AB-645: Drivers caught by California's speeding camera may face up to $500 fine

If you are speeding in California, you may end up getting a ticket, not from an officer stopping you, but from a camera.  

The state legislature has approved Assembly Bill 645, which allows six cities – including Los Angeles, Glendale and Long Beach – to install speed cameras.

Priority locations for the cameras will include areas near schools, high-injury networks and known street racing corridors.

Supporters of the bill cite research by the nonprofit, Streets Are for Everyone, indicating that speed is the single largest factor behind all crashes in LA, where traffic fatalities are at an all-time high, according to LAPD (over 200 this year, already).

RELATED: Speed camera bill in California heads to Newsom for approval

Assemblyperson Laura Friedman, co-author of the bill, says that speed cameras have been proven effective at slowing down drivers and reducing collisions where they have been used, like New York City. 

To the critics who say that traffic enforcement cameras are just cash grabs for agencies looking at more revenue from tickets, she explains that this program is designed specifically so that proceeds are used first to pay for and keep up the cameras.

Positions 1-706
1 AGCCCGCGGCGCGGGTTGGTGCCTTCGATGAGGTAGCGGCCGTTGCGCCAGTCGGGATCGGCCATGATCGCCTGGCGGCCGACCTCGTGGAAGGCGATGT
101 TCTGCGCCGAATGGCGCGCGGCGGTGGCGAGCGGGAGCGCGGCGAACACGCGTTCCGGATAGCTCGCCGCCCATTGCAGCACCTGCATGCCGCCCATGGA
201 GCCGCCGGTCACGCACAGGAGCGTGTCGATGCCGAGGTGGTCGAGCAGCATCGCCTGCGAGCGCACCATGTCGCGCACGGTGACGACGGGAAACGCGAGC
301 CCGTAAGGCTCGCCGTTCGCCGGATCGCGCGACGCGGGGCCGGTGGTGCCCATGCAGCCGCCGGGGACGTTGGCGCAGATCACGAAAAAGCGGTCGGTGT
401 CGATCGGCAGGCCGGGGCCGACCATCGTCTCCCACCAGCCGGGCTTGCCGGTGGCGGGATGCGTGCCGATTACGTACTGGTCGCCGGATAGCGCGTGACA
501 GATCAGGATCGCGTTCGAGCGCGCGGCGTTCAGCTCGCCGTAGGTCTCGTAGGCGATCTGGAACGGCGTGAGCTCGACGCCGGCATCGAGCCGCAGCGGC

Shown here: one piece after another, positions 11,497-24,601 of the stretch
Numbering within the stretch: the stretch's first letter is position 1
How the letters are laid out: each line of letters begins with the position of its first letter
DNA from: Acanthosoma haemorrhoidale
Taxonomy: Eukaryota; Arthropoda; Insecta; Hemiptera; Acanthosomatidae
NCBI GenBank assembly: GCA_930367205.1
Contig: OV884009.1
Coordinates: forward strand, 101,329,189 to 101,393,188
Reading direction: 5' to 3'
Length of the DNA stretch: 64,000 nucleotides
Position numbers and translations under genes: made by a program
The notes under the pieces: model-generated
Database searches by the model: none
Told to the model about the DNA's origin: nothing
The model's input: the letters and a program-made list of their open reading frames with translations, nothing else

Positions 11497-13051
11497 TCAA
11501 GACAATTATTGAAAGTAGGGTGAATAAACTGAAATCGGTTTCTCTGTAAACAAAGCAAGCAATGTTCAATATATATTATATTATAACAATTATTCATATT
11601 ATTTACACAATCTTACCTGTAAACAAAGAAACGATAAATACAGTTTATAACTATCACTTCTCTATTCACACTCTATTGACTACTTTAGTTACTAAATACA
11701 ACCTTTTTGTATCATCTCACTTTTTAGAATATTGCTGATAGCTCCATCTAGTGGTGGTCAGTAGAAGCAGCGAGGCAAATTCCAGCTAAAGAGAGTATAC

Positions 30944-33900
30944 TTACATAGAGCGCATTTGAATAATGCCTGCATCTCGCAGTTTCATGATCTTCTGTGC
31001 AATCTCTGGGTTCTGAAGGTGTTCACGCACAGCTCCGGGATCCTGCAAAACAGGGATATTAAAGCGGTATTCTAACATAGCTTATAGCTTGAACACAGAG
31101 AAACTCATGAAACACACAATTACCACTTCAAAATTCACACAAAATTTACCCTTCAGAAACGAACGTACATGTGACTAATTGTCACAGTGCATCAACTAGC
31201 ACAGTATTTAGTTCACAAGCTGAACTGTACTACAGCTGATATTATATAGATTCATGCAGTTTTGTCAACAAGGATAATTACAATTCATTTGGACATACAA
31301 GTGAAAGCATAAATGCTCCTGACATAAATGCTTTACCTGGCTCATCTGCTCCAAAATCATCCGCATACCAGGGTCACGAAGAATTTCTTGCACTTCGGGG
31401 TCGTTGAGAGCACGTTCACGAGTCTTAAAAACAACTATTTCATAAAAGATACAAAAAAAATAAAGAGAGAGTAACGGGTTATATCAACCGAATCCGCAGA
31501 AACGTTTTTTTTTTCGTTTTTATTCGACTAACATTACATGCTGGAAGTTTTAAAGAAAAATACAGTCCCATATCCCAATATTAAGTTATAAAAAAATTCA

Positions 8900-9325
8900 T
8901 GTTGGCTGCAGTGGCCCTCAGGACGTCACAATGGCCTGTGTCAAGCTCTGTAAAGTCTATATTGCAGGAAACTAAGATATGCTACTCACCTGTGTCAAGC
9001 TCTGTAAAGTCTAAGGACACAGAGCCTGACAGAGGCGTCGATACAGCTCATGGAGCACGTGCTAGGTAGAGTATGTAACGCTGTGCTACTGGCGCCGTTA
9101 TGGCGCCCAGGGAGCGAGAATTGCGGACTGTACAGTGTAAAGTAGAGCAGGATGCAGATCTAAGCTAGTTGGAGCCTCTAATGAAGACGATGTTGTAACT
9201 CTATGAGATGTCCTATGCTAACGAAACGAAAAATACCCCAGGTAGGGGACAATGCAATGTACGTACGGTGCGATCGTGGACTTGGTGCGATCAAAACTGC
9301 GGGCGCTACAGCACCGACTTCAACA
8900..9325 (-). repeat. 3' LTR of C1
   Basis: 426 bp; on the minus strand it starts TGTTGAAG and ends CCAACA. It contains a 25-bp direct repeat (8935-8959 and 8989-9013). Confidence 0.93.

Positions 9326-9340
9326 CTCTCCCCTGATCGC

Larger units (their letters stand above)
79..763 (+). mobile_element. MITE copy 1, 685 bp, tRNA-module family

Any extra money would go to traffic-related improvements in the cities they are installed in, with an emphasis on safety issues.

Furthermore, says the director of Streets Are for Everyone, taking program management away from law enforcement deals with other critics, who claim that agencies abuse the extra power of issuing tickets.

How much are the tickets? Well, the first one is a warning, after that penalties are $50, $100, $200 or $500 for exceeding the speed limit by 11 mph, 16 mph, 26 mph and over 100 mph.

If Governor Gavin Newsom signs the bill, which is likely, the program will last for five years. More cities would be allowed to implement the speed camera program if it’s considered successful.